In determining whether the state has met the two pronged test under the automobile exception to the warrant requirement, the first issue that must be proven is probable cause (prong one of the analysis). The state will be required to show that the police officers conducting the search possessed a well-grounded suspicion that the vehicle contained either contraband or evidence of a crime. The state must then establish prong two, that there were exigent circumstances that made it impractical to secure a search warrant. Exigent circumstances have been described by the New Jersey Supreme Court as unforeseen and spontaneous circumstances giving rise to probable cause. State v. Alston, 88 N.J. 211 (1981). The events surrounding the incident may occur swiftly. Immediate police action is required or else the evidence may be lost. The vehicle itself may be moved. There may be other suspects waiting to become involved in the criminal enterprise. The police may be unable to immediately leave their positions or secure additional officers to guard the vehicle in question. All of these may lead to the exigent circumstances necessary to establish the second prong of the analysis under the automobile exception to the warrant requirement.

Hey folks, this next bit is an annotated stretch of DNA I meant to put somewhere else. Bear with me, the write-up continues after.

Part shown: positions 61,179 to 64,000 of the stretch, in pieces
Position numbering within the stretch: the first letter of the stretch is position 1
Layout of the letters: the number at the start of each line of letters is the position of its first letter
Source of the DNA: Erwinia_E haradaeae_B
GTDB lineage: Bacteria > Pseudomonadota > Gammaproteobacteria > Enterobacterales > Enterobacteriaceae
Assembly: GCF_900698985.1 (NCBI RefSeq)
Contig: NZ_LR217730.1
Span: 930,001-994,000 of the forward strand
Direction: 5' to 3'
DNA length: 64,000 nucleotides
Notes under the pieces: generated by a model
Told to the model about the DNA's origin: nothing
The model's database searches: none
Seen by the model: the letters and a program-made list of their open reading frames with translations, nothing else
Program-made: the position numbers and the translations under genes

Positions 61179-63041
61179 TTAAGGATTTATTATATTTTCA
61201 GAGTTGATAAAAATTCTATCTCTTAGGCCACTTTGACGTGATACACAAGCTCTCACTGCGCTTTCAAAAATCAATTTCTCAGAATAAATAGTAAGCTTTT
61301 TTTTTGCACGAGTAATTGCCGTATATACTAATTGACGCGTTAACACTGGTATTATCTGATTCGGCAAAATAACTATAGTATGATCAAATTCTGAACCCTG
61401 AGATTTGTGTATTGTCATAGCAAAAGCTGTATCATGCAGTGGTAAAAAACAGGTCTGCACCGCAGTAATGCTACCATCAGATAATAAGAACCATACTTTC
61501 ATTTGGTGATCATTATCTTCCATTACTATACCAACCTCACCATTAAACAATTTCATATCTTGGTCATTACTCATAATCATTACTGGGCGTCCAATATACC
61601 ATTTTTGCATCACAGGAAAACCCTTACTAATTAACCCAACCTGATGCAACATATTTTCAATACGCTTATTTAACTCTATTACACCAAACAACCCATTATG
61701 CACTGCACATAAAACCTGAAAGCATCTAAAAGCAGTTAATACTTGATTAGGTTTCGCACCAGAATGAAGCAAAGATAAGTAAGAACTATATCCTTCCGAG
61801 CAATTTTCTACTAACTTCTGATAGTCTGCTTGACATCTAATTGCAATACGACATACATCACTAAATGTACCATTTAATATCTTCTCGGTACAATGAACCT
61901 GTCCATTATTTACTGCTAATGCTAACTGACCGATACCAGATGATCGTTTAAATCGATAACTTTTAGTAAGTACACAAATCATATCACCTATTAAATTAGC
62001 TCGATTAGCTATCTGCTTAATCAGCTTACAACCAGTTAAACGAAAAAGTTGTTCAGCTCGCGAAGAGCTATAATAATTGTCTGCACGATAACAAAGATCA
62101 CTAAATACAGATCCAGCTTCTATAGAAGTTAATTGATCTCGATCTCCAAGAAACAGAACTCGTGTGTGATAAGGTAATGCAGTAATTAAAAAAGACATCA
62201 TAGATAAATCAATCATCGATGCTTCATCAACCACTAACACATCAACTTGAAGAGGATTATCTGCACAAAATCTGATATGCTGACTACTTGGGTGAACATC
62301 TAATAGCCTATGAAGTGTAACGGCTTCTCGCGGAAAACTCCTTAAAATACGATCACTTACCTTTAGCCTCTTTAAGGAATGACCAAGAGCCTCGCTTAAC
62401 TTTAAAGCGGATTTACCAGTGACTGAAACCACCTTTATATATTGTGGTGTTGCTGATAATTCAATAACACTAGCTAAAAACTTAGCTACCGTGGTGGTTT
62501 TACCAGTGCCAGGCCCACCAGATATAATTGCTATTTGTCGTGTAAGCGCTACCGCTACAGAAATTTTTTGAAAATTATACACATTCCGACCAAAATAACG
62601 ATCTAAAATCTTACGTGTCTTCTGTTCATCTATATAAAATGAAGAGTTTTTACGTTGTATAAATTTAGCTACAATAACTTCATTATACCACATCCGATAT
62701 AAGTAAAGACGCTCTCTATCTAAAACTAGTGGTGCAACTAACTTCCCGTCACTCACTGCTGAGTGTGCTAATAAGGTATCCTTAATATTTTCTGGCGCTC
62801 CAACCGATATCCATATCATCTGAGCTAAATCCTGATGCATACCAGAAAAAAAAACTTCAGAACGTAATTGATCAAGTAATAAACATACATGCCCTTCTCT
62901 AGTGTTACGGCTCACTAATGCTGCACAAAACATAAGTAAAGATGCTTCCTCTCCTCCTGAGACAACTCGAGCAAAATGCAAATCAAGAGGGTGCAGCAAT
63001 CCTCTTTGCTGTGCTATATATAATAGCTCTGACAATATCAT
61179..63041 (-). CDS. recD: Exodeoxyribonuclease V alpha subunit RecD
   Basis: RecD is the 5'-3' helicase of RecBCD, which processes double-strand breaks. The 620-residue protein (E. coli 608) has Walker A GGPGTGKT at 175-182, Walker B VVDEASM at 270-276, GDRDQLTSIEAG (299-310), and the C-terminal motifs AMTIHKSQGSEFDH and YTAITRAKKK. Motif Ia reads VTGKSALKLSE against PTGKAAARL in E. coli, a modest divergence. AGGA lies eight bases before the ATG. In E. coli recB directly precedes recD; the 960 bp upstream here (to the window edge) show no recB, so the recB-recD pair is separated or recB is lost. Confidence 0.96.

The New Jersey Supreme Court recognizes that the term “exigent circumstances” is inexact and incapable of precise definition. In determining whether exigent circumstances exist, examine the facts of the case and look for elements of rapidly unfolding, unpredictable events which may cause the loss or destruction of evidence and make it impractical for the police to obtain a search warrant. If both prongs of the test are met, the scope of the warrantless search under the automobile exception is defined by the object of the search and the place where there is probable cause to believe it may be found. This may involve searches of the trunk, the interior of the vehicle, and any closed containers that may be inside the vehicle.